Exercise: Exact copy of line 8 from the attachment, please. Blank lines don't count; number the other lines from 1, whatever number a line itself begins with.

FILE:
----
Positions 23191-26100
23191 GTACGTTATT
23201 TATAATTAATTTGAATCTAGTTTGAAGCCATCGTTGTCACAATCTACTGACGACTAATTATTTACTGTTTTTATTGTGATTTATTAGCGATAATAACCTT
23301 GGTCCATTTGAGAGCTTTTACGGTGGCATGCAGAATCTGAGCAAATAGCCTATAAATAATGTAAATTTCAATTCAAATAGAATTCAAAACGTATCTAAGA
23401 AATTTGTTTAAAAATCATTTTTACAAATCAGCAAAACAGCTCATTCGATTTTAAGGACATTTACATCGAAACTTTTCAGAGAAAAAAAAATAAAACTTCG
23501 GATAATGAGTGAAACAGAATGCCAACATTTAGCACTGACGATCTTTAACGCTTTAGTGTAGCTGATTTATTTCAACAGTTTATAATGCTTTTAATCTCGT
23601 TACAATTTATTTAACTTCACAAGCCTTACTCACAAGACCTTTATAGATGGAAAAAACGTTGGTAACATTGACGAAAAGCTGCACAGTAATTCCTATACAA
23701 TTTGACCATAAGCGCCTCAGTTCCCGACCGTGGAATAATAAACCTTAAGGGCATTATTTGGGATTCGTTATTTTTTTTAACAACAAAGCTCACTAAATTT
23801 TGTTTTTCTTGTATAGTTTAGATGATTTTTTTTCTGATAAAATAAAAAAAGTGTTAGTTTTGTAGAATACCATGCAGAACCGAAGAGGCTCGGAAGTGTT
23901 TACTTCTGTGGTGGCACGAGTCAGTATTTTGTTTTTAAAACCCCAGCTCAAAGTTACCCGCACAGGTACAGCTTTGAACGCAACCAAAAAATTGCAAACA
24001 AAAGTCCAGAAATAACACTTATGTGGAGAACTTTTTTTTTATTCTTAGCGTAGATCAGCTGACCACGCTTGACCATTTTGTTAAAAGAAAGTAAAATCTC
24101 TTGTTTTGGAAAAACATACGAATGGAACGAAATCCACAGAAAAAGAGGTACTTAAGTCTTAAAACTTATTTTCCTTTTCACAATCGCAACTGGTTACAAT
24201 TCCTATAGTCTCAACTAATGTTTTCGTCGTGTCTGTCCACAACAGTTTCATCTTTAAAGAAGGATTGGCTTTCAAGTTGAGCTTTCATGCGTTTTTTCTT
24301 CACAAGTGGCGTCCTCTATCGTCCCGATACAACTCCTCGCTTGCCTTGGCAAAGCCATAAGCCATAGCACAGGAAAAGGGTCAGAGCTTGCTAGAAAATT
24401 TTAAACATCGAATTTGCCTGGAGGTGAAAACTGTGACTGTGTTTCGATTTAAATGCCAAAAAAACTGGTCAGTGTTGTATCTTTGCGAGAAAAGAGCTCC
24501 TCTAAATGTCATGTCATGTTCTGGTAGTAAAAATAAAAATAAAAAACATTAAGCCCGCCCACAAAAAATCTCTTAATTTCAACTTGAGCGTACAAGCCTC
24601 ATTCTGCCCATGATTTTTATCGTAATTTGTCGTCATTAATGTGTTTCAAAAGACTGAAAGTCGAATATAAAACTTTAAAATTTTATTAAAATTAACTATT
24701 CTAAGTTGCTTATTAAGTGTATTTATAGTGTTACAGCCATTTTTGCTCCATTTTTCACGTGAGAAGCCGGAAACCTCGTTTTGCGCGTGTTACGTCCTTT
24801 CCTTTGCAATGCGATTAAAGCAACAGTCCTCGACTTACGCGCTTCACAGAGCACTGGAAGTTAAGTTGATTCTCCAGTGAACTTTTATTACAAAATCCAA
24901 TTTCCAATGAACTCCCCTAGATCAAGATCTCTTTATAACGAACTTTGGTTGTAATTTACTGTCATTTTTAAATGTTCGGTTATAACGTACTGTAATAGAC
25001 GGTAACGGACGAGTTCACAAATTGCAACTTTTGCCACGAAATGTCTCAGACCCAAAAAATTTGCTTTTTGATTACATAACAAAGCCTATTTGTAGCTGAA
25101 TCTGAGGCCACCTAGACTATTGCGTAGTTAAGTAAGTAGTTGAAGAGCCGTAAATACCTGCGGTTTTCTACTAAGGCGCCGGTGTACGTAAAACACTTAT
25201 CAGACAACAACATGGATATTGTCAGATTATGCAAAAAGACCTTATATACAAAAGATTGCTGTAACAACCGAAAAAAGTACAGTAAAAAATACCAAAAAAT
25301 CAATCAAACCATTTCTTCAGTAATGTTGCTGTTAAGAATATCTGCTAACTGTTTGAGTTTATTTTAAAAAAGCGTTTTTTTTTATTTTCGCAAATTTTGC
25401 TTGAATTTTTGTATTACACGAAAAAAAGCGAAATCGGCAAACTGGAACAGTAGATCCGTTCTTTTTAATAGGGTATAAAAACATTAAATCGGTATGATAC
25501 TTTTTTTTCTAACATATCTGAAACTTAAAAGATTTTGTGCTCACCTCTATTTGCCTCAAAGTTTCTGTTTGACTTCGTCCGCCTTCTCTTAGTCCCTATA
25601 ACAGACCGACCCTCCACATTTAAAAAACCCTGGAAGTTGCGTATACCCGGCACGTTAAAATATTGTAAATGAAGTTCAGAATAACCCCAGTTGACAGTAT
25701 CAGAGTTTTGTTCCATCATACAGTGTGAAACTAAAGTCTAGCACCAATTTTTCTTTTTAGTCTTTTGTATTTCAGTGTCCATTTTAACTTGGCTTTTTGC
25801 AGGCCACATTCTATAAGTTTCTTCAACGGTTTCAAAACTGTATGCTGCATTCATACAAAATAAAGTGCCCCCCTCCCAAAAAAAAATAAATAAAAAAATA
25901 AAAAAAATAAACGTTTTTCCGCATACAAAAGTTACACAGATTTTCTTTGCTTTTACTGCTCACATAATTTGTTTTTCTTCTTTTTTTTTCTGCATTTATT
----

23701 TTTGACCATAAGCGCCTCAGTTCCCGACCGTGGAATAATAAACCTTAAGGGCATTATTTGGGATTCGTTATTTTTTTTAACAACAAAGCTCACTAAATTT